The Group has been trying to maintain profitability while trying to optimize its expenditures. It has been involved in the last two years in set and leaseback operations. In 2020, Zain Kuwait sold its telecom towers (passive elements) to IHS Holding Limited for USD 130 million after obtaining the approval from the Communication and Information Technology Regulatory Authority (CITRA). This will offer it flexibility in efficiently expanding its 5G network. This follows a similar strategy in KSA in 2019.  The Jordan affiliate of the Group also followed suit with a USD 88 million agreement with TASC towers.

Diversified Revenue Streams

Although the focus is main focus is elsewhere, Zain Kuwait has been constantly offering new services in the country. Most of these services build on the mature and excellent 5G network which was initially deployed in 2019. Initially targeting postpaid users, Zain has recently started offering services to prepaid users through its eeZee flexi platform. Zain has been serious about maintaining its network with a memorandum of understanding (MoU) with Huawei that aims at optimizing the network architecture to support Internet of Things and other low-latency real time applications.

The investments in 5G infrastructures and the monetization of 5G services are part of the company’s strategy known as the 4Sight strategy. The strategy focuses on two areas, namely telecom evolution and growth verticals

  • Telecom evolution: The strategy in terms of telecom is basically to ride the wave of the 5G evolution by modernizing its network and embracing digital transformation approaches that would disrupt the different segments it operates. The evolution process involves providing cutting-edge services to governments and enterprises, and ensuring a holistic connectivity quality by improving its fixed access services.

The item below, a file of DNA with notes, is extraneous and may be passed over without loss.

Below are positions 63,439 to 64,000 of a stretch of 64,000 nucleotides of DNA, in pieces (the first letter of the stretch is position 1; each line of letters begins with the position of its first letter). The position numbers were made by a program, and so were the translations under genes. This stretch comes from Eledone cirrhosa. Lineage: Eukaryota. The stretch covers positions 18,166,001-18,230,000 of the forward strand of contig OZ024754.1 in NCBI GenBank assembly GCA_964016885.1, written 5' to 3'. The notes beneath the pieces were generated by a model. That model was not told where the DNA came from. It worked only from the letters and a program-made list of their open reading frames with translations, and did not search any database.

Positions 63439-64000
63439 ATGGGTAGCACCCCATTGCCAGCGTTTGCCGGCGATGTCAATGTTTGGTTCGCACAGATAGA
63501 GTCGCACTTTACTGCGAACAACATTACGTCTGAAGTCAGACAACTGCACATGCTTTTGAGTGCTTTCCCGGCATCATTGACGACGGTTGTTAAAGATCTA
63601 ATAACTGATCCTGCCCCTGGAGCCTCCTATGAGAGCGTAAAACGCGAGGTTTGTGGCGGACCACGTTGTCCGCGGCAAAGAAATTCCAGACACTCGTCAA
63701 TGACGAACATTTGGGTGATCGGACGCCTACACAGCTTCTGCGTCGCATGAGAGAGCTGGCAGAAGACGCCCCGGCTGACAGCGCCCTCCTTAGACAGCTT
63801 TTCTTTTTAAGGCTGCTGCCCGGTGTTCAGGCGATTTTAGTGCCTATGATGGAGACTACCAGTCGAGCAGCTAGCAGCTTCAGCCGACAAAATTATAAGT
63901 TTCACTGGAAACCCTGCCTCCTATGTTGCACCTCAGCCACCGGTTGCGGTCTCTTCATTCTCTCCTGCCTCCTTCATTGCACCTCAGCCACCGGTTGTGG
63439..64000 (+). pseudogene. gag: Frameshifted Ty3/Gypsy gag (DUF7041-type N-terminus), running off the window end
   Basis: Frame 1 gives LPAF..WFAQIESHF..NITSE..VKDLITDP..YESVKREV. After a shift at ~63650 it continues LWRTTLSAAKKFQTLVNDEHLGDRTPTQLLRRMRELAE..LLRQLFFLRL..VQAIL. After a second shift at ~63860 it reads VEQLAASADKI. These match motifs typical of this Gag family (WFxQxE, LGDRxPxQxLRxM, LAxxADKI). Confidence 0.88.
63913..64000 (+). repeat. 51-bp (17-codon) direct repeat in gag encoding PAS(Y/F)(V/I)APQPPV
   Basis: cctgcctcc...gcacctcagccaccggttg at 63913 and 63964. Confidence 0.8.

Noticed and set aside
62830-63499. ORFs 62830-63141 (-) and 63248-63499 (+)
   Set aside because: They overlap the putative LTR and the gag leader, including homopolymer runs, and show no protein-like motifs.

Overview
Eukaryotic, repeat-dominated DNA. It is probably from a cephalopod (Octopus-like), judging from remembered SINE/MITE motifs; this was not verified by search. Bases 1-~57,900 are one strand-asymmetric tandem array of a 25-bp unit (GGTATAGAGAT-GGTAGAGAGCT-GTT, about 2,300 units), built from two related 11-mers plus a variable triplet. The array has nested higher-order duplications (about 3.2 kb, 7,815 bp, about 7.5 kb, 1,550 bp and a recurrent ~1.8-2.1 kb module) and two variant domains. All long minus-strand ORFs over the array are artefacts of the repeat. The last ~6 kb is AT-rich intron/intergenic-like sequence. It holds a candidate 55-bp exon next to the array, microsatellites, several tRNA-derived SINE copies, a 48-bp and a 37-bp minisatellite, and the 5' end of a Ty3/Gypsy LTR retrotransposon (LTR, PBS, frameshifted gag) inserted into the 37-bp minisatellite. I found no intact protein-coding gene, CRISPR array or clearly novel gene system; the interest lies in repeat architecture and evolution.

• Growth verticals: In this area, Zain aims at exploiting the telco evolution through niche markets and applications that will ensure their growth. Among others is the investment in the ICT sector, its participation in the regional development of the digital infrastructure through its sell and lease back operations, and engaging in financial technology (Fintech) practices.

The implementation of this strategy has concretized through the launch of several services. ZainTech offers a myriad of services for enterprises and government incorporating latest advancements in AI, cybersecurity, cloud computing and data hosting. Zain Ventures was launched to increase the Group’s investments in start-ups and other promising business ventures such US FinTech company PiPe, Dubai-based shared mobility services provider Swvl and most recently Zoodpay. Zain API platform, recently rebranded as Dizlee provides the Group with a digital monetization ecosystem offering customers entertainment, gaming, and financial services, among others. The rebranding was accompanied by partnership agreements with game developer Garena, and South Korean operator LG U+ to add to previous partnerships with the likes of Apple and Google.